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2017 Carbapenem-resistant Enterobacteriaceae Laboratory Reporting


Carbapenem-resistant Enterobacteriaceae (CRE) are an important target for infection prevention, due to their ease of spread and high mortality.


In 2014 Connecticut made CRE a laboratory reportable condition. However, it has been recognized both in Connecticut and nationally that this case definition is complex, and potentially difficult for laboratories to implement. In addition, a variety of case definitions have been implemented in different states and jurisdictions. Therefore, a working group was created by the Centers for Disease Control and Prevention (CDC) and the Council of State and Territorial Epidemiologists (CSTE) to develop a revised definition for CRE to meet these objectives: 

  1. Provide comparable measures of CRE both within and across public health jurisdictions to facilitate reporting of CRE data to professional audiences, policy makers, and the public.
  2. Establish actionable epidemiology for healthcare facilities about CRE detection and response.

Accordingly, in June 2015, CSTE adopted a new CRE case definition and recommends it for state reporting. CDC has concurred with this recommendation, and Connecticut has adopted this change to reporting for Connecticut beginning January 1, 2016.


Purpose of surveillance change: 

  1. To simplify and align CRE reporting in Connecticut with the new and updated national surveillance standards recommended by CSTE and CDC that will be adopted by other states improving comparability across jurisdictions

  2. To simplify the reporting requirements through the adoption of breakpoints adopted by Clinical and Laboratory Standards Institute (CLSI)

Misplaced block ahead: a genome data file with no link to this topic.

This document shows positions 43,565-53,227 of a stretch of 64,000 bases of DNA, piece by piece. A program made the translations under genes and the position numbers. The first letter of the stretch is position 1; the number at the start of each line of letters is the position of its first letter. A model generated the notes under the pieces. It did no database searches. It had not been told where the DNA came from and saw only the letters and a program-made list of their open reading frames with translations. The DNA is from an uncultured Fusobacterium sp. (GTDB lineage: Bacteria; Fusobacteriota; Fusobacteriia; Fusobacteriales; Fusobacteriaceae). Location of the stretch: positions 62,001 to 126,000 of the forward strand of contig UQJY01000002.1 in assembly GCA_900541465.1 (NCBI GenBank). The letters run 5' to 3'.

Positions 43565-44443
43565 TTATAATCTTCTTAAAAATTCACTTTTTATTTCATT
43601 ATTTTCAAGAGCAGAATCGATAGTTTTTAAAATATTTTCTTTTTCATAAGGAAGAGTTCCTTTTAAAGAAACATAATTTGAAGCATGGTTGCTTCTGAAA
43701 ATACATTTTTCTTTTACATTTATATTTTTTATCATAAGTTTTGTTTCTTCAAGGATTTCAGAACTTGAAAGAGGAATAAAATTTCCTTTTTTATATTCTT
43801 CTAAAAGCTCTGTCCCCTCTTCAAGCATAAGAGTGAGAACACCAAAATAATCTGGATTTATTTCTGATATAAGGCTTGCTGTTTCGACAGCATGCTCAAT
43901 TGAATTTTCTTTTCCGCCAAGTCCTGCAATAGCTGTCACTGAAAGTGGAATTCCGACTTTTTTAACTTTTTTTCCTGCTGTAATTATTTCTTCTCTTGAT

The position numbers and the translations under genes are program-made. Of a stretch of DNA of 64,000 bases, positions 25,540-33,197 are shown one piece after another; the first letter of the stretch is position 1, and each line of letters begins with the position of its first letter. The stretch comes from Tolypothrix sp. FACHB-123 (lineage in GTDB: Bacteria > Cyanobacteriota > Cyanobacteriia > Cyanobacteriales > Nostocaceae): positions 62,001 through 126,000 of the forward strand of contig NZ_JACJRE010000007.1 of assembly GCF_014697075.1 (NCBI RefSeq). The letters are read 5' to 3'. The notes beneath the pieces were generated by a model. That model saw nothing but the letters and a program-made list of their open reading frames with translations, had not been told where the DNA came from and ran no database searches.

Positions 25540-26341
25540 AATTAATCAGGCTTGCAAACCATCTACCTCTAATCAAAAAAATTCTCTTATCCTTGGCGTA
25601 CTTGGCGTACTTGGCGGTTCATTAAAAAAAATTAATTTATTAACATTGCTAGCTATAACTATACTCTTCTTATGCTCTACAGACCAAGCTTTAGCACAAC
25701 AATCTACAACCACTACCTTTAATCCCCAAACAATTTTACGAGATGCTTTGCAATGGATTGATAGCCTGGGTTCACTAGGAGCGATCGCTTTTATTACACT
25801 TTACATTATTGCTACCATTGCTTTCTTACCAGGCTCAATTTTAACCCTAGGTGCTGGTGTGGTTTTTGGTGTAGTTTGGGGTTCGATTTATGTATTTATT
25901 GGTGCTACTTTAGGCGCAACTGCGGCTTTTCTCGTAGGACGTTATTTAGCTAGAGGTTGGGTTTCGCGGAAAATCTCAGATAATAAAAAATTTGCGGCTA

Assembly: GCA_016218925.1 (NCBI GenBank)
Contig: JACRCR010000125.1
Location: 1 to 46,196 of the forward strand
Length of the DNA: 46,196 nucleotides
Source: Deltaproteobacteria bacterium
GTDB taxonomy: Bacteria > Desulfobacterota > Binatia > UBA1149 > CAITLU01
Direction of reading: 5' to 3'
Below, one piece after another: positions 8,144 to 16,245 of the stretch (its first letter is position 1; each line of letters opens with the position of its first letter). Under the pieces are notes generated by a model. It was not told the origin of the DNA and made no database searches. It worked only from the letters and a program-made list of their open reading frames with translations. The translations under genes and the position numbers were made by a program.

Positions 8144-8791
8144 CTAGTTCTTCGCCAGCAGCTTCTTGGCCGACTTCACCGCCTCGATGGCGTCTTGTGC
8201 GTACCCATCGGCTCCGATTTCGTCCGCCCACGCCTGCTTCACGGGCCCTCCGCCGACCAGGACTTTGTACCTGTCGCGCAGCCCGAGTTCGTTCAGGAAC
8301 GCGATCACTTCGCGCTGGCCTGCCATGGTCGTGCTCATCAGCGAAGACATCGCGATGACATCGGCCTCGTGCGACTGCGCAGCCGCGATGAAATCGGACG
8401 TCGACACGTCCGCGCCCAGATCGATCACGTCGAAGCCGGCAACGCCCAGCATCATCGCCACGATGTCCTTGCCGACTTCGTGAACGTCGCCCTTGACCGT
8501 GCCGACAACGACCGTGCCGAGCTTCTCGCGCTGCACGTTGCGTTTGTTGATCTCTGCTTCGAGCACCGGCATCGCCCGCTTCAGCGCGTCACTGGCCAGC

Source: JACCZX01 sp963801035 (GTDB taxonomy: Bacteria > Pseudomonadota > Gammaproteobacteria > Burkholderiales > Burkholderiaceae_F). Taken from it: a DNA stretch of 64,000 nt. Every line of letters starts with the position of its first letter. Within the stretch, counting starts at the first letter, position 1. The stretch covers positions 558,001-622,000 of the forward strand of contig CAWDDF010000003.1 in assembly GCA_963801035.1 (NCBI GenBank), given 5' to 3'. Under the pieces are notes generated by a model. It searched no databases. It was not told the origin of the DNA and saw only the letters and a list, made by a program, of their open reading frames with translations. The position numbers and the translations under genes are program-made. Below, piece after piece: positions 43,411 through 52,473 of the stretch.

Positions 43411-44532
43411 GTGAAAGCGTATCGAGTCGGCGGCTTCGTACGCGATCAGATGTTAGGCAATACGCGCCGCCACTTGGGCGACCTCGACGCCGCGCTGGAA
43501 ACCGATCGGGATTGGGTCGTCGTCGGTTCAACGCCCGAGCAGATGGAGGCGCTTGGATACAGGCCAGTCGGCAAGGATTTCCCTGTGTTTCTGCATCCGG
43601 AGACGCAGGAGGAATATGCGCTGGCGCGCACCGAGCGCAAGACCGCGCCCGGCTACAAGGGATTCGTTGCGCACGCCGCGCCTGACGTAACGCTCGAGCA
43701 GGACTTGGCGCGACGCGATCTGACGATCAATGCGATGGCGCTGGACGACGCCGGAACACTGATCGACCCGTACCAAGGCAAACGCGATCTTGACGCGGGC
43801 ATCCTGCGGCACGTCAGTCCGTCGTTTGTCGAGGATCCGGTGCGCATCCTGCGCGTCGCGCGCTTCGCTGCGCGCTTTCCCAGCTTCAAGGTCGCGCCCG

3. To simplify and streamline the reporting requirements by removing consideration of cephalosporin sensitivity that was a complicated component of the 2014-2015 CRE case definition in Connecticut

  4. To recognize the increasing ability of laboratories to perform non-culture based testing methodologies and to ensure that CRE cases identified by these means are included in state surveillance

  5. To obtain information regarding genotypic testing results that enable classification of cases according to recognized resistance mechanisms and carbapenemase production, which will foster improved case ascertainment and provide clarification for infection control recommendations

2016 CRE Case Definition:

Identification of any Enterobacteriaceae (using culture or non-culture based methodologies) collected from a clinical site (e.g., sterile site, sputum, and urine, but not stool) resistant to any tested carbapenem (minimum inhibitory concentrations of =4 mcg/ml for meropenem, imipenem, and doripenem or = 2 mcg/ml for ertapenem) and/or that exhibit production of a carbapenemase (e.g., KPC, NDM, VIM, IMP, OXA-48) demonstrated by a recognized test (e.g., polymerase chain reaction, modified Hodge test (MHT), Carba NP, or metallo-ß-lactamase testing (e.g., MBL E-test or other screening method)).  For Proteus spp., Providencia spp., and Morganella spp. which can be intrinsically non-susceptible to imipenem, results for carbapenems other than imipenem must be used to determine if an isolate meets the CP-CRE definition. 


Case patients with multiple specimen collections of the same Genus/species and carbapenem resistance profile should be reported as an incident case only once every 30 days. However, if a different genus/species or a more-resistant profile is identified within the 30-day window this should be reported as a separate incident case.

Carbapenem-Resistant Enterobacteriaceae (CRE) Reporting Flowchart - 2016



To contact the Healthcare Associated Infections Program, please call 860-509-7995.